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A new study, published in Science, shows how self-inflicted DNA damage uniquely enables tumor cells to endure the genotoxic effects of radiation therapy, allowing them to survive and contribute to tumor reoccurrence. The findings highlight a cancer-specific survival mechanism that could be targeted and used to enhance the tumor cells’ vulnerability to genotoxic cancer treatments.
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The p53 protein protects our cells from cancer and is an interesting target for cancer treatments. The problem is, however, that it breaks down rapidly in the cell. Researchers at Karolinska Institutet have now found an unusual way of stabilising the protein and making it more potent. By adding a spider silk protein to p53, they show that it is possible to create a protein that is more stable and capable of killing cancer cells. The study is published in the journal Structure.
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Georgios Sotiriou, researcher at the Department of Microbiology, Tumour and Cell Biology, has received Research Environment grant for interdisciplinary research from the Swedish Research Council. He receives SEK 30 million for the years 2022-2027 for the project "Nanoengineered precision therapies of lower respiratory tract infections".
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Audience: Medarbetare
Mikrobiologi, tumör- och cellbiologi, Henriques/Normark, Sotiriou
Hi there, Johanna Simin, PhD student in Clinical Epidemiology at the Centre for Translational Microbiome Research at Karolinska Institutet! You will defend your thesis entitled "The role of oestrogens and antibiotics on the development of cancer" on 1 June 2021. Can you tell us a little more?
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Researchers at Karolinska Institutet show how a certain type of immune cells, macrophages, can be recruited into breast cancer tumors, where they are reprogrammed to support and drive tumor growth. In a study published in the scientific journal PNAS, they describe that low levels of the tumor suppressor protein TAp73 lead to hyperactivation of NFkB signaling and an inflammatory condition in breast cancer as well as secretion of molecules that recruit tumor-promoting macrophages into the tumor.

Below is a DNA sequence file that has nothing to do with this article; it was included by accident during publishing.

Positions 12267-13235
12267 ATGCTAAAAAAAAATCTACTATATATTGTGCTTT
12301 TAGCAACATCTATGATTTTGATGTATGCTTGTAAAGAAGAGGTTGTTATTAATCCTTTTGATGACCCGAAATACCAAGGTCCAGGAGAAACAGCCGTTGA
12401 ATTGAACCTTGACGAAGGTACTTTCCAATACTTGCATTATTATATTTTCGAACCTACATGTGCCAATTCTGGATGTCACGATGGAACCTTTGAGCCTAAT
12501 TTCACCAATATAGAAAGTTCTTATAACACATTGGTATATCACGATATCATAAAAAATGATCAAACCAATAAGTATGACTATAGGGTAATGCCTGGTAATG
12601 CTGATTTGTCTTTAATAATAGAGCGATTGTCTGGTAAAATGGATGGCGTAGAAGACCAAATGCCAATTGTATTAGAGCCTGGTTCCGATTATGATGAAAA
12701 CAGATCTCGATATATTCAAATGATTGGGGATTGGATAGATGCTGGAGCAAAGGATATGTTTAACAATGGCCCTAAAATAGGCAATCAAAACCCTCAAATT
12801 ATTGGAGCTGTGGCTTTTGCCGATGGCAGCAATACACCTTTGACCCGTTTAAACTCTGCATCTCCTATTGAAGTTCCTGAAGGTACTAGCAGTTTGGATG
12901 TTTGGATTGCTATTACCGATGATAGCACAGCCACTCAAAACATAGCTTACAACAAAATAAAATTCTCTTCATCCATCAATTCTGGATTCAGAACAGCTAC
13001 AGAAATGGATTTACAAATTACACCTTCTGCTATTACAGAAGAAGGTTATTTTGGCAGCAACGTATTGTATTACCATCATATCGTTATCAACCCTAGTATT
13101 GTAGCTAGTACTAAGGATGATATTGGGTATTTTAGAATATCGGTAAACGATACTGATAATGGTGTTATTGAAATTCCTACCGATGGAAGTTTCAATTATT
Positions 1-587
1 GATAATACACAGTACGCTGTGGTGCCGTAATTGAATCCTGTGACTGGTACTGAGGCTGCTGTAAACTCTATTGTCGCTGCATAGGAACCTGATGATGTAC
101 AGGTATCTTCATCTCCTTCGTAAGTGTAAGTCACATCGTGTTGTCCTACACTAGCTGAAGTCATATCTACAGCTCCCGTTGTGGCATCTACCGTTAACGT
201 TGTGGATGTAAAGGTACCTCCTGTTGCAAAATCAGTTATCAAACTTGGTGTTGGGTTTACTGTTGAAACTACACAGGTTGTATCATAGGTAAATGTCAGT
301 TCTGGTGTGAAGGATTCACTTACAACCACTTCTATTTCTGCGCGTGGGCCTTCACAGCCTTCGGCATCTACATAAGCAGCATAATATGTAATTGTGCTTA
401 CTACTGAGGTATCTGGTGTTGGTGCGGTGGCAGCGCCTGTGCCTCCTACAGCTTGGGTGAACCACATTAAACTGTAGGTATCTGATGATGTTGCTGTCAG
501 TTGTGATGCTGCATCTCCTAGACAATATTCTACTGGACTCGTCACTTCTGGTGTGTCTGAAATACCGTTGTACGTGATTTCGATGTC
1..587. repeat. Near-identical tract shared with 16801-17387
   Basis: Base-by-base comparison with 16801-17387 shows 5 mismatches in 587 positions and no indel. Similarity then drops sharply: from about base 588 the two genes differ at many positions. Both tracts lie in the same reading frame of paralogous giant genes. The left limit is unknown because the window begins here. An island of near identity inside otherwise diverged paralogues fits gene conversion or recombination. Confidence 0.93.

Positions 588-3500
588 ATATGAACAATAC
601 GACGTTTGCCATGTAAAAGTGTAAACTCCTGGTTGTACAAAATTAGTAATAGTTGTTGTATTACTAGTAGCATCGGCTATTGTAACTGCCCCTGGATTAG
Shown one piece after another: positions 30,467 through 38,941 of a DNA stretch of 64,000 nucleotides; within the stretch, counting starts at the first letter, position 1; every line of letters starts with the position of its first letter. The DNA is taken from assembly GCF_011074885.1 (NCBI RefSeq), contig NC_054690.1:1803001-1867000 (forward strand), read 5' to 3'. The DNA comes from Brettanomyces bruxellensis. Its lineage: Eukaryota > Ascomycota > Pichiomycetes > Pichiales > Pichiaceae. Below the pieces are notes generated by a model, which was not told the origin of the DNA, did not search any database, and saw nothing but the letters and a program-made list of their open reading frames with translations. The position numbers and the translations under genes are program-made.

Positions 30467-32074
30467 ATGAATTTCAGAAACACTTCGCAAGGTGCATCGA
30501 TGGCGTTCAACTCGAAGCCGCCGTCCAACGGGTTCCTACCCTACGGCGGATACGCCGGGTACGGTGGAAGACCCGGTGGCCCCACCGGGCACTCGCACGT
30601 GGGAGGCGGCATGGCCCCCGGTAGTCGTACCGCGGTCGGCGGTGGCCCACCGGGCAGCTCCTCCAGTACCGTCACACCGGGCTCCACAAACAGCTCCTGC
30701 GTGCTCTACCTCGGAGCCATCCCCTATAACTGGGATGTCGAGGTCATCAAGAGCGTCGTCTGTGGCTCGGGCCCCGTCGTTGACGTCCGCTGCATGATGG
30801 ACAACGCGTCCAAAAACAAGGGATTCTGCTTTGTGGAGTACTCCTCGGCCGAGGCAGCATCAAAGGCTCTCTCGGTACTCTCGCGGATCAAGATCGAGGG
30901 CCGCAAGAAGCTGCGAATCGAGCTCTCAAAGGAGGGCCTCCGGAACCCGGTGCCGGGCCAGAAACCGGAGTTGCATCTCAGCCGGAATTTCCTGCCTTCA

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Georgios Sotiriou, Researcher at the Department of Microbiology, Tumor and Cell Biology receives the Smoluchowski award for his research contribution to the fields of aerosol science and technology. The award consists of a certification and a personal prize of 2.000 €.
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KI researcher Federico Iovino has been awarded the Bjarne Ahlström's Minnesfonds pris 2020 (Bjarne Ahlström’s Memorial Fund Prize 2020) for his research in Clinical Neurology and on the study of inflammatory mechanisms that affect the function of the central or peripheral nervous system. The prize which consists of SEK 1000,000 is awarded annually and is distributed partly as an individual prize of SEK 50,000, partly as a research grant of SEK 950,000.
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Researchers from Karolinska Institutet discovered that the retinoblastoma associated protein RB and the mitochondrial ribosomal protein S18-2 (MRPS18-2) play the essential roles in homeostasis of cell stemness. Rb1-/- mouse primary cells expressing both, S18-2 and RB exhibited a stem cell phenotype. Downregulation of S18-2 and RB in human mesenchymal stem cells resulted in decreased expression of stem cell-related genes. Loss of the S18-2 protein resulted in embryonic lethality in zebrafish.
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In a study recently published in Nature Methods, researchers from Karolinska Institutet and Oxford University have developed a method to identify molecules that are attached to proteins in the membrane.
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The enzyme dihydroorotate dehydrogenase (DHODH), an essential component for the de novo pyrimidine ribonucleotide biosynthesis, has reemerged in the last few years as a target for the development of small molecules with anticancer and antiviral activity.
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Researchers from Karolinska Institutet in collaboration with a lab in San Antonio USA, have uncovered how a specific population of lymphocytes promotes autoimmune disease by giving up their regulatory role in the immune system. The newly discovered mechanism is published in PNAS from research led by Dr. Saikiran Sedimbi and Prof. Mikael Karlsson.
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Researchers from Karolinska Institutet along with clinicians from the Karolinska University Hospital have discovered a new molecular mechanism of cell oncogenic signaling switch, which is induced by platinum chemotherapy and contributes to treatment resistance in ovarian cancer.
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Using a trick involving detergent and mass spectrometry, a research group has been able to wash and weigh protein molecules to determine which lipids make the protein work. The findings may help design molecules that stick to individual membrane proteins and pave the way for the development of new drugs including antibiotics and cancer therapies. The study is published in Angewandte Chemie International Edition.
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08-06-2022